Media monitoring can also show you the right time to send announcements, depending on the content topic. Did you know that the query “ice cream” has the largest number of mentions at 11 p.m.? Apparently, several people are in the mood for a late-night scoop (or two).

If you’re a marketer for an on-demand delivery service, this information could be of use to you. Simply set up queries for each service you offer and discover the right time to send relevant emails and announcements (e.g. a late-night ice cream email).

This graph shows when people are searching for the term "ice cream"

User-generated content

Promoting user-generated content is another way to make your email marketing interesting. Since media monitoring tracks mentions of everyday social media users, you can easily contact them and ask to use their photos for marketing purposes.

Find out how you can employ user-generated content to appeal to Gen Z customers.

For example, why use generic pictures of food when you can use the ones your customers have taken? A lot of brands are now turning to user-generated content because it’s much more appealing and personal than an artificial stock photo.

You can even make a contest for the best photo taken by customers. You can also engage your customers to share their own tips and feature those along with the photos.

Airbnb does something similar in their email marketing strategy. Each month, they send out a newsletter that includes background, advice, and a peek into the selected photographer for that month. Check it out here.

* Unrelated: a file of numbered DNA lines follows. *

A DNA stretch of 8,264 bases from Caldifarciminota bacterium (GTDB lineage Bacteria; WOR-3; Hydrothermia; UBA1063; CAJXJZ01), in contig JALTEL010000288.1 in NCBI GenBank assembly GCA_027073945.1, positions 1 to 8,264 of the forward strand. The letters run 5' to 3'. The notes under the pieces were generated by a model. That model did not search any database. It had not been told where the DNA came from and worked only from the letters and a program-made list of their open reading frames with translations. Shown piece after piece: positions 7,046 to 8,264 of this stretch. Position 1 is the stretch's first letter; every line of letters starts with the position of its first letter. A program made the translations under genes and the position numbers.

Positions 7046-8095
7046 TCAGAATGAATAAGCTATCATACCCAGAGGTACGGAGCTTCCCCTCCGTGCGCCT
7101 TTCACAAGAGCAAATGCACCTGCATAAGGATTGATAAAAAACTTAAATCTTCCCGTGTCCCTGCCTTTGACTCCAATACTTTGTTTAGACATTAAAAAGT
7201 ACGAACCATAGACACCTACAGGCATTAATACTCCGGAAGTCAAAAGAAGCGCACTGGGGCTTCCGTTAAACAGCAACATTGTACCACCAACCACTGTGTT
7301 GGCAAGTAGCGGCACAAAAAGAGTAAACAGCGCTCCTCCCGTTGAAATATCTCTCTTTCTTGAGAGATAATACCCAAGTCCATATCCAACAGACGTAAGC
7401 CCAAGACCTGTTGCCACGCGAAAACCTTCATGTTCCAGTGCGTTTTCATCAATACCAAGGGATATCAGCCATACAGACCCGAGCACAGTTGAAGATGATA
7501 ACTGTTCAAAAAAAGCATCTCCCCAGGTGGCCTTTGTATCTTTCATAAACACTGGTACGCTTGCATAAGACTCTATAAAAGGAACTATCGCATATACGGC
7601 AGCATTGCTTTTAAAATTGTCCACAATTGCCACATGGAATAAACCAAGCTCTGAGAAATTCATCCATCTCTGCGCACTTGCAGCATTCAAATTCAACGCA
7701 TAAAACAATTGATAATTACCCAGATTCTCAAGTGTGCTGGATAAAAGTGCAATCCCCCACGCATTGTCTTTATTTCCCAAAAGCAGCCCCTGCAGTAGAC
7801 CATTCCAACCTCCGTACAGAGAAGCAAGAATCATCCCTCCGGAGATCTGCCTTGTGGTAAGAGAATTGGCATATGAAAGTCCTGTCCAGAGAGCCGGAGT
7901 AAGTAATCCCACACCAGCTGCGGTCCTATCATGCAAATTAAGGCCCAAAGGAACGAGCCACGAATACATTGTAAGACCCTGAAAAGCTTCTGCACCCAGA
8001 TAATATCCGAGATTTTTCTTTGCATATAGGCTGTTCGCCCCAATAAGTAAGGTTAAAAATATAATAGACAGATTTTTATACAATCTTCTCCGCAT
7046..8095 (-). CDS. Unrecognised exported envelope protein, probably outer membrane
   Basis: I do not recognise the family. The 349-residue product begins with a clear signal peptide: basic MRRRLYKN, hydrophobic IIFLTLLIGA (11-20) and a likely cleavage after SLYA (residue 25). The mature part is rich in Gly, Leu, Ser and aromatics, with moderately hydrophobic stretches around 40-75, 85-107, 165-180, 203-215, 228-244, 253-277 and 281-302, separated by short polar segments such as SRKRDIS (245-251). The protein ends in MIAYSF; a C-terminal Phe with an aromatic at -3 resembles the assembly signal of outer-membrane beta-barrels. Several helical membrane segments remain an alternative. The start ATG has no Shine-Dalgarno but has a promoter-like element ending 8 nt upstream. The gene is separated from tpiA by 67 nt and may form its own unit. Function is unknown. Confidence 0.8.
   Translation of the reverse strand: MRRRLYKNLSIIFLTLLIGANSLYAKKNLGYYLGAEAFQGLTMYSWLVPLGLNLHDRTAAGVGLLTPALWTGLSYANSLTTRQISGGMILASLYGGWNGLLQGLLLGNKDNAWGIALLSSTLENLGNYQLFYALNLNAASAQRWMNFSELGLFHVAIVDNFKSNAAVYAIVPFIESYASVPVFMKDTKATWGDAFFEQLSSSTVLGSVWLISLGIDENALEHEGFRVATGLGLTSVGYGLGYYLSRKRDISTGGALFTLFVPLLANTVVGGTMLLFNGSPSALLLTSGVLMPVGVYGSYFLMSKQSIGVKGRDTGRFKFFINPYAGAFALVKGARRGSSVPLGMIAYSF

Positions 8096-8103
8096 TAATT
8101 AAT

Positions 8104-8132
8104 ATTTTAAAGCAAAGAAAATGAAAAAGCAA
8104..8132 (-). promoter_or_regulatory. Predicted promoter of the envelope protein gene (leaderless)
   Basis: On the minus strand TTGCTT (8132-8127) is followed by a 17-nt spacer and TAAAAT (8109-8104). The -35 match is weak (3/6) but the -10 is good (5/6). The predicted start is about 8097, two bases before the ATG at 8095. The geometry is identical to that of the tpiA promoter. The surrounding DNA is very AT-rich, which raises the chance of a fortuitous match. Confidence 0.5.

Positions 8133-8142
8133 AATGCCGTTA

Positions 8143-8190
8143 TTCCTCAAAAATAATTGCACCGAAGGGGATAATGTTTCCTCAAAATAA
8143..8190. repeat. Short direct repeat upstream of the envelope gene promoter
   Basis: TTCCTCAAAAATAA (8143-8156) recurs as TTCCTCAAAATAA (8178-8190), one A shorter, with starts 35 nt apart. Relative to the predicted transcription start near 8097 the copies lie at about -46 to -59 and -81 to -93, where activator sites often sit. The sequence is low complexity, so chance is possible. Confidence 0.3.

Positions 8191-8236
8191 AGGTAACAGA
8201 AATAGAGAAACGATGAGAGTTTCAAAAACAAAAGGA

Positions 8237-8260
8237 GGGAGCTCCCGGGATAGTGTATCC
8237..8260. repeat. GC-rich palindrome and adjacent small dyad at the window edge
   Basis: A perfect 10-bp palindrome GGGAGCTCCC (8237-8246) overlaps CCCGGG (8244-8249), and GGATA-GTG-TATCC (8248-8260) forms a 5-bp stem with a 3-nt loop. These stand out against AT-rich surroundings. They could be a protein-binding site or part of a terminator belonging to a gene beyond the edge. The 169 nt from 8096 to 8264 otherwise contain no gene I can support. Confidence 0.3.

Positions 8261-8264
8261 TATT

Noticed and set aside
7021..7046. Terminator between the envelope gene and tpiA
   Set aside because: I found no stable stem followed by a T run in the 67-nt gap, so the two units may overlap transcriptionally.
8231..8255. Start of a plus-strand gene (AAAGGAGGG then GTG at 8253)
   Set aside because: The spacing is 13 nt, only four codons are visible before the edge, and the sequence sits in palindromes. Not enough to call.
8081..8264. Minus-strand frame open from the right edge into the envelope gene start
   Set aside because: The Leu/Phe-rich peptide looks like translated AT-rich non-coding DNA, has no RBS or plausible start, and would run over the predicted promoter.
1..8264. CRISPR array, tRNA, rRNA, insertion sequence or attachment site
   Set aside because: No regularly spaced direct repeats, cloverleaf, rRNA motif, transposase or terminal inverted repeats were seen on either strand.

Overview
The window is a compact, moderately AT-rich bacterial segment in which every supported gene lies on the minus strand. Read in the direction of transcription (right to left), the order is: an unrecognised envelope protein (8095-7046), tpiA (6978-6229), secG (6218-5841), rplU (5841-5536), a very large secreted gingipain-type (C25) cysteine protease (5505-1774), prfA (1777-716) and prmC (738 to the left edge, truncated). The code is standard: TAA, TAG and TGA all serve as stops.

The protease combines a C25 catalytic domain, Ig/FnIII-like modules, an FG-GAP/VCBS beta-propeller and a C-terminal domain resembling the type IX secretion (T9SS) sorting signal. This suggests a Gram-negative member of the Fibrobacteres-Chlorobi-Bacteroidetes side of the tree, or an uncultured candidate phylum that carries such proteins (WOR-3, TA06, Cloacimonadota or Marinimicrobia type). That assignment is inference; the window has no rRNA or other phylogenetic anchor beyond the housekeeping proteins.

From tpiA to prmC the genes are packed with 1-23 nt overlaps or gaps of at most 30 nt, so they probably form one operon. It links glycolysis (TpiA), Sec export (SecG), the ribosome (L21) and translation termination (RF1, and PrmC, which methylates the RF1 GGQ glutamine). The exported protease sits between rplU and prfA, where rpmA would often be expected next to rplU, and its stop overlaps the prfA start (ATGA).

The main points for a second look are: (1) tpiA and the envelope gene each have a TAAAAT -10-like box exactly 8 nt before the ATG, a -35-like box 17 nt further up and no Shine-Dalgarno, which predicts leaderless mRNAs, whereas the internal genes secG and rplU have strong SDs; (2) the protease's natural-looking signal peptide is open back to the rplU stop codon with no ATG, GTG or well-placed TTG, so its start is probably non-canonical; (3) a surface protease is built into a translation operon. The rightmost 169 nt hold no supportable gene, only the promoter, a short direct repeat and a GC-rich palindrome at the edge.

Questions

Like user-generated content, you can look for customers’ questions and dilemmas. You can use this information to update your FAQ page and create a newsletter that’ll answer those burning questions.

This also works for social. Consider adding the “ask” option to your Instagram stories to collect questions from readers and customers.

This is an example of the "ask me anything" feature on Instagram stories. Combine this with media monitoring for relevant content.

Source

Since people like to have the right information right away, delivering those answers straight to their email and social feeds is beneficial, because it shows your customers that you care about them and you’re willing to help.

Reviews

People often check online reviews about a service or a product before they decide to engage.

Why not use media monitoring to find great reviews about your business and compile them together in one newsletter? It doesn’t hurt to brag a little. With media monitoring, you can catch every online review there is.

This is great, especially since people often mention brands without tagging them. Without a tag, chances are the brands won’t see the review.

For example, a restaurant can claim they have the best pizza in town, but with customer reviews to corroborate the claim, the restaurant becomes much more trustworthy.

Trending topics